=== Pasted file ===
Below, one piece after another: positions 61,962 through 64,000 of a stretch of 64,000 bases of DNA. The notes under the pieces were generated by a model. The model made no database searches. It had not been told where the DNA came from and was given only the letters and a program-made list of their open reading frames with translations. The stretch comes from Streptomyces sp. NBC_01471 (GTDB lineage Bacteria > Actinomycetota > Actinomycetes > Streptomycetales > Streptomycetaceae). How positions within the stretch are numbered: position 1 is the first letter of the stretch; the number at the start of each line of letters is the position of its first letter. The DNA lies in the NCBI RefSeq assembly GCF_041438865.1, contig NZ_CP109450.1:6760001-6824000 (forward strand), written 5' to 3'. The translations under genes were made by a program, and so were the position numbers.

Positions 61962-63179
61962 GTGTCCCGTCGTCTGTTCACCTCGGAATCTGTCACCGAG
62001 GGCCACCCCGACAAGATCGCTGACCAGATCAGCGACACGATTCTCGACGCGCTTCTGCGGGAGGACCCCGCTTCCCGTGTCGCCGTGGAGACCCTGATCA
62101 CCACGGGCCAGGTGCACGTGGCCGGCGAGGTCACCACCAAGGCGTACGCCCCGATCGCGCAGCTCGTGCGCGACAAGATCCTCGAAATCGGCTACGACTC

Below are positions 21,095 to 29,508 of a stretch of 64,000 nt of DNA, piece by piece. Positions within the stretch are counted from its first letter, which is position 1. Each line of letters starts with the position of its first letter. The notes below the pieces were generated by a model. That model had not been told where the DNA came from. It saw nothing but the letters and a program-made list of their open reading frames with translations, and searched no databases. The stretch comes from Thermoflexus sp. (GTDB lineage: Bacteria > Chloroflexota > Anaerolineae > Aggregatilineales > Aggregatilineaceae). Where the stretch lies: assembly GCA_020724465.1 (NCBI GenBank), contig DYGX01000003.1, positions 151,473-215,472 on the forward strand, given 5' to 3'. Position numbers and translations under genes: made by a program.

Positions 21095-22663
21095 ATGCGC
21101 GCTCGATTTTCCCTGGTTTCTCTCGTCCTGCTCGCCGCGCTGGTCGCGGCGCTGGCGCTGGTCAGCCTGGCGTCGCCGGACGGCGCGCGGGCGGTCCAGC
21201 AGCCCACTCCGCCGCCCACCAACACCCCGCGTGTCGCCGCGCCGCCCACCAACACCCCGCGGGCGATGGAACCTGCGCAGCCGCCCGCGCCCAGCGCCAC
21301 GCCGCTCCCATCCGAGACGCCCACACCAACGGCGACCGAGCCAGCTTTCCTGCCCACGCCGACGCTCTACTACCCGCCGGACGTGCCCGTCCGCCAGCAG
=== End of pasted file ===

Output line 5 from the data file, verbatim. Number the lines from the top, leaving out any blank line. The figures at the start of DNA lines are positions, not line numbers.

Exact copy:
62101 CCACGGGCCAGGTGCACGTGGCCGGCGAGGTCACCACCAAGGCGTACGCCCCGATCGCGCAGCTCGTGCGCGACAAGATCCTCGAAATCGGCTACGACTC